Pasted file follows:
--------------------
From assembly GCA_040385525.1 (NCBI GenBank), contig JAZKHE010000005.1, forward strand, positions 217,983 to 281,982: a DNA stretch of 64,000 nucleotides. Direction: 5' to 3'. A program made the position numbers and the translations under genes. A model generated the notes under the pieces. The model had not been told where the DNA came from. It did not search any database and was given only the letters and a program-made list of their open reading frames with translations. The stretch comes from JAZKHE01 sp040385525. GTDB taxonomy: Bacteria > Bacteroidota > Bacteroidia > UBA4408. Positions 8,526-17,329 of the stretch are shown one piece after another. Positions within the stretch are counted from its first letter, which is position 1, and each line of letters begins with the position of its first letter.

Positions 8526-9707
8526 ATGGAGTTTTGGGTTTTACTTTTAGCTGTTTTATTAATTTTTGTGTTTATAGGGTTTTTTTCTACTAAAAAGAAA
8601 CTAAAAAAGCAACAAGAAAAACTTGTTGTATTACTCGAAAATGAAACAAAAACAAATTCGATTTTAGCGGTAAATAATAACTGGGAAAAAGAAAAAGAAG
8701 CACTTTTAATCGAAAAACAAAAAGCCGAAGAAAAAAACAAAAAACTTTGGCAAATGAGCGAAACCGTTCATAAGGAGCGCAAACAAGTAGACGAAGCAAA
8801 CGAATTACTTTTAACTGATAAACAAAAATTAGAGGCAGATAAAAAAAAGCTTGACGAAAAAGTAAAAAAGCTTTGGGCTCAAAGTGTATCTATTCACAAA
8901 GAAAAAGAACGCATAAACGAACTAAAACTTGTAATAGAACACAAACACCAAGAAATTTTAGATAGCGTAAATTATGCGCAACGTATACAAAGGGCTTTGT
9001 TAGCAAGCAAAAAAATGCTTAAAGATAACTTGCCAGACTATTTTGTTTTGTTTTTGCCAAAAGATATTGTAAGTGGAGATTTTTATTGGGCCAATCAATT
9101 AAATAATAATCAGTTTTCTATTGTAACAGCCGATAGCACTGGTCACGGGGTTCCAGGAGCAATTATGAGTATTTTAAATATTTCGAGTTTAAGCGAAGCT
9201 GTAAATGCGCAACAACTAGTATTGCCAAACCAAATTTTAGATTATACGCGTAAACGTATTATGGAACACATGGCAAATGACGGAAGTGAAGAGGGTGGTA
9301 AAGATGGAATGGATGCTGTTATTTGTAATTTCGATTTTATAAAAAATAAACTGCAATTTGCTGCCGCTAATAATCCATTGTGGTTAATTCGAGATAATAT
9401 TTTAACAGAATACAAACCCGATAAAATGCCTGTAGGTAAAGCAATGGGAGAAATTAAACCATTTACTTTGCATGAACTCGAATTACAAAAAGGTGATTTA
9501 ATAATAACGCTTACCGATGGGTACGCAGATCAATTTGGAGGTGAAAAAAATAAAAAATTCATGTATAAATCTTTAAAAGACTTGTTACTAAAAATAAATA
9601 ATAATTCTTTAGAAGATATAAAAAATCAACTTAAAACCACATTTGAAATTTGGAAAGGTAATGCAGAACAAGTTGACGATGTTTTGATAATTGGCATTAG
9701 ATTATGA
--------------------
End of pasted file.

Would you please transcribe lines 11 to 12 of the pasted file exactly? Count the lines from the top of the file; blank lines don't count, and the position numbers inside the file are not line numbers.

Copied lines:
9301 AAGATGGAATGGATGCTGTTATTTGTAATTTCGATTTTATAAAAAATAAACTGCAATTTGCTGCCGCTAATAATCCATTGTGGTTAATTCGAGATAATAT
9401 TTTAACAGAATACAAACCCGATAAAATGCCTGTAGGTAAAGCAATGGGAGAAATTAAACCATTTACTTTGCATGAACTCGAATTACAAAAAGGTGATTTA